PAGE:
“I really enjoyed this fellowship because it gave me the chance to forge my own artistic path in a career I hope to pursue,” Asciutto said. “The project topic started at a much larger scope with the effects of the COVID-19 pandemic on New York City, which evolved into a personal story about the impacts of the pandemic on my suburb.”
Brett Say, the director of honors research and program director of the Creative Arts Fellowship, said he enjoyed seeing Asciutto’s progress firsthand.
“It was wonderful to watch Ben develop his idea over the course of the fellowship. What began as an idea to explore the effects of the COVID-19 pandemic on New York City turned into a moving and insightful story about people,” Say said. “My favorite part of working in the [Honors College] is being able to support student work, across disciplines, and seeing all the amazing work Pitt students are capable of.”
Say said “Next Stop” joins the ranks of numerous other projects associated with the fellowship, available for viewing around Hillman Library.
“There are other student Creative Arts Fellowship exhibits in Hillman,” Say said. “One is on display on the ground floor by the Cup and Chaucer, another on the fourth floor, and two via the interactive wall on the third floor of Hillman.”
The documentary took Asciutto a year to create. He interviewed a total of 13 people throughout its production, compiling over a dozen hours of uncut footage to edit. Asciutto said the process was rigorous, but ultimately worthwhile to see his creation on screen.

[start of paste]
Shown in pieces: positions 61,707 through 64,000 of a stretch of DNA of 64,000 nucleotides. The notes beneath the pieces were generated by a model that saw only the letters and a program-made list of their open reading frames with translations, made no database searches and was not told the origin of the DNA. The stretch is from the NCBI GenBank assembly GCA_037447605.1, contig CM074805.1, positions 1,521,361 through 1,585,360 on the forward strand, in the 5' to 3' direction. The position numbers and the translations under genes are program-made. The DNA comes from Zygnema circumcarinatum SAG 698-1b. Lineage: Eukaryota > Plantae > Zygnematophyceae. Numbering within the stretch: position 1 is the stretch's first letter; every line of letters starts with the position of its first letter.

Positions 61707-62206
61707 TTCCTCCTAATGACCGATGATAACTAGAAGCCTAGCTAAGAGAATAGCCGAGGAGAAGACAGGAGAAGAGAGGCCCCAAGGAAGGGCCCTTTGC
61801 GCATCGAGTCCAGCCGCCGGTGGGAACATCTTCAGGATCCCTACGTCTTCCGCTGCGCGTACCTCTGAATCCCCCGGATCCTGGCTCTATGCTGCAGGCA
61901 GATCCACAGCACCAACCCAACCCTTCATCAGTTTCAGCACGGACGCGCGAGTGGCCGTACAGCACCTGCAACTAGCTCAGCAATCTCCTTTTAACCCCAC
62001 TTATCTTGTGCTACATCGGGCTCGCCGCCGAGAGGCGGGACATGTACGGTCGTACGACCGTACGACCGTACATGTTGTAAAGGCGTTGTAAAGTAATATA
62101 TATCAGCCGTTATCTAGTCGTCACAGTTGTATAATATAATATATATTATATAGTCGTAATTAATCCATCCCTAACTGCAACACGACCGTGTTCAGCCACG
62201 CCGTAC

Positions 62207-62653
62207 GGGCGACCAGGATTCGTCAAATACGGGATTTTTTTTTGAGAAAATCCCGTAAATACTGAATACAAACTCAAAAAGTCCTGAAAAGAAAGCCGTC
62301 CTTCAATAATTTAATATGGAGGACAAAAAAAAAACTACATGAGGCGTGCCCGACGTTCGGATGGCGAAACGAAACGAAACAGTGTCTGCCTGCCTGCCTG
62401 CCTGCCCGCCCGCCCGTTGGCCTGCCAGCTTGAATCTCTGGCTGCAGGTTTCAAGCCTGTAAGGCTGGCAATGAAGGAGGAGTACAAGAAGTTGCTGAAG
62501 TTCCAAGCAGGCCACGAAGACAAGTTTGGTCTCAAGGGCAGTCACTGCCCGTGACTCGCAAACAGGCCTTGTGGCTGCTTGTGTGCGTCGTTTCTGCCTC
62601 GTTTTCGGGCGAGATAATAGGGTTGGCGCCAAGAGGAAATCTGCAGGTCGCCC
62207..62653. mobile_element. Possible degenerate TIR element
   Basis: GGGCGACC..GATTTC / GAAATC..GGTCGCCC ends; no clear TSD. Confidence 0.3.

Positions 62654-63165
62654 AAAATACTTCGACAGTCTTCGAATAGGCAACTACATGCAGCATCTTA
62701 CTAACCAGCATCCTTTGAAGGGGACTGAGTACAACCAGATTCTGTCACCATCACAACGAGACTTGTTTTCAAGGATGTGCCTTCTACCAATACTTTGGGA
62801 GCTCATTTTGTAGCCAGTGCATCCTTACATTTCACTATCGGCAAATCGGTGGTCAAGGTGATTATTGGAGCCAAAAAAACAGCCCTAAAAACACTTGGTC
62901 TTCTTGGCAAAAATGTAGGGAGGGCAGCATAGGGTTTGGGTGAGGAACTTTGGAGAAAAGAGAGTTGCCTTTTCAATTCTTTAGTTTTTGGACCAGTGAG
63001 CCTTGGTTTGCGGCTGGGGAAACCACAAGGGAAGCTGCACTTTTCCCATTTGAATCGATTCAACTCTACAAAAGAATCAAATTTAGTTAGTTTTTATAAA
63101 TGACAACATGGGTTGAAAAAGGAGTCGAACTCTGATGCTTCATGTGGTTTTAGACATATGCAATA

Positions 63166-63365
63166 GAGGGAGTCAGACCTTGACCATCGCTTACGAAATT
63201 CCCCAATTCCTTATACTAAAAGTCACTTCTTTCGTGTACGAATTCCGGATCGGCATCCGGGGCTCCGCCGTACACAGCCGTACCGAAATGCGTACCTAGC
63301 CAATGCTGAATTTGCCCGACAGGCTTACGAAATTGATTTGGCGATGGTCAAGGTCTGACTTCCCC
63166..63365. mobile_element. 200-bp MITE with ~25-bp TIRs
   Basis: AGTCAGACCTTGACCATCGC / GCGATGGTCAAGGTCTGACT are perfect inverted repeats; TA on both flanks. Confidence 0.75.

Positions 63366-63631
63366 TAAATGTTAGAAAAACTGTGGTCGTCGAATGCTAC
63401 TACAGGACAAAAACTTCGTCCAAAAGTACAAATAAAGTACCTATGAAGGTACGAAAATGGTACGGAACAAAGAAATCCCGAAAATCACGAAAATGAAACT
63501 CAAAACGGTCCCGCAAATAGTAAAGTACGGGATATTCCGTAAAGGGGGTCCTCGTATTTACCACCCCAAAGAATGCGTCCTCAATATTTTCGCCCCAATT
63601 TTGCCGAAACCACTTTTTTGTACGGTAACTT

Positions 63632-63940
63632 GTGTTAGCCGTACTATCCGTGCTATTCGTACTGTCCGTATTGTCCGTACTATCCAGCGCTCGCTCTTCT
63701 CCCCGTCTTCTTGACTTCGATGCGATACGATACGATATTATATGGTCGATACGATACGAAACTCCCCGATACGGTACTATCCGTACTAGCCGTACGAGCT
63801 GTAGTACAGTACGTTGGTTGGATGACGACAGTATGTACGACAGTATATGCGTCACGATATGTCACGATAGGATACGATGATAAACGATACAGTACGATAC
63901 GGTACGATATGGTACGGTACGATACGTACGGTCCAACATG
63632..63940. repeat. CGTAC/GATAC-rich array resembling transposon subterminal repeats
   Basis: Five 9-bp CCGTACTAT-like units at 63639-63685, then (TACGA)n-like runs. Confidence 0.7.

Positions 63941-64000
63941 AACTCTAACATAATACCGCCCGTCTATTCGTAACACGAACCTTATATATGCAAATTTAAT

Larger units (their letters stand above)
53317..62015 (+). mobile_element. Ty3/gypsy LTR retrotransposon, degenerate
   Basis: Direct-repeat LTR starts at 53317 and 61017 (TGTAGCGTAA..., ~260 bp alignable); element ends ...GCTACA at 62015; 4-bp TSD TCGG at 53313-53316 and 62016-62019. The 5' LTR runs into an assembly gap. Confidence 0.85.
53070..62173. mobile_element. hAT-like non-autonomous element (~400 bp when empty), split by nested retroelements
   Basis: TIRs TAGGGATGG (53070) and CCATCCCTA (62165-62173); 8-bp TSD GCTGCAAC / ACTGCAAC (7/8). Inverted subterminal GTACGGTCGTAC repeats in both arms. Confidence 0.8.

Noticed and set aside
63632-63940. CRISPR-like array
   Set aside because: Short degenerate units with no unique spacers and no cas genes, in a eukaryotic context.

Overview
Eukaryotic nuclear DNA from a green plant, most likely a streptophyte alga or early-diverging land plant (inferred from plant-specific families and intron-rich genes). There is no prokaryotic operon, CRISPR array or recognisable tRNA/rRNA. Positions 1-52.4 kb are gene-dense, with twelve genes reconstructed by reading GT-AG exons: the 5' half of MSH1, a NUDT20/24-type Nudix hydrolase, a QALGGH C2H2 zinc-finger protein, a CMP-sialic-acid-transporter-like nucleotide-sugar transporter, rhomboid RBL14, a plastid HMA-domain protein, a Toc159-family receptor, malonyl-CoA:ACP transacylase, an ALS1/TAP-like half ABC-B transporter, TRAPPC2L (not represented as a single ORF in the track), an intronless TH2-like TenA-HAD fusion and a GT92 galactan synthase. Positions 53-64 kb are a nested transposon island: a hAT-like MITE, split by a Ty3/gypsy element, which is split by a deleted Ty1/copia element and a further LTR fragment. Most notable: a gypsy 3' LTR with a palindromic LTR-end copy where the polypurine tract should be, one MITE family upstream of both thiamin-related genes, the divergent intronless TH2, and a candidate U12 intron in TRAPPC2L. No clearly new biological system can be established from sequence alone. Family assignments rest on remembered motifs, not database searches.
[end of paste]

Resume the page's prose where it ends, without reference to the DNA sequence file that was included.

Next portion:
“It was a real nice relief to see the end product finally emerge. I loved every part of this process, but I have to admit it was difficult at certain times,” Asciutto said. “Not knowing the narrative direction or having footage that doesn’t belong with my goals was difficult, but I found a way through and ended with a story I am really proud of.”
The most fulfilling part, Asciutto said, was finally getting the opportunity to share his work with the people of Leonia.
“I had two separate virtual screenings, because of COVID-19 and safety measures. In total, there were about 150 attendees that came, which was unbelievable to me,” Asciutto said. “I didn’t expect to see this much support and interest, but then again the people of Leonia are always willing to help each other because we are a tight-knit community.”
While many other selected shorts featured in the festival were fictional narratives, Asciutto said a documentary style best suited the story he wanted to convey.
“I have always had this underlying desire to document the world around me. Starting in high school, I learned photography with a real film camera and learned the importance of a single image in telling a story,” Asciutto said. “With an unprecedented event like a pandemic, I was immediately drawn to start documenting the changes, which inevitably brought me to the place I have lived my whole life – Leonia.”
Asciutto said he hopes to continue his creative work in the future, through documentaries or otherwise.
“I’d love to be a producer and help those stories shine and be seen,” Asciutto said. “I am certainly open to making documentaries in the future, but more importantly I want to tell stories.”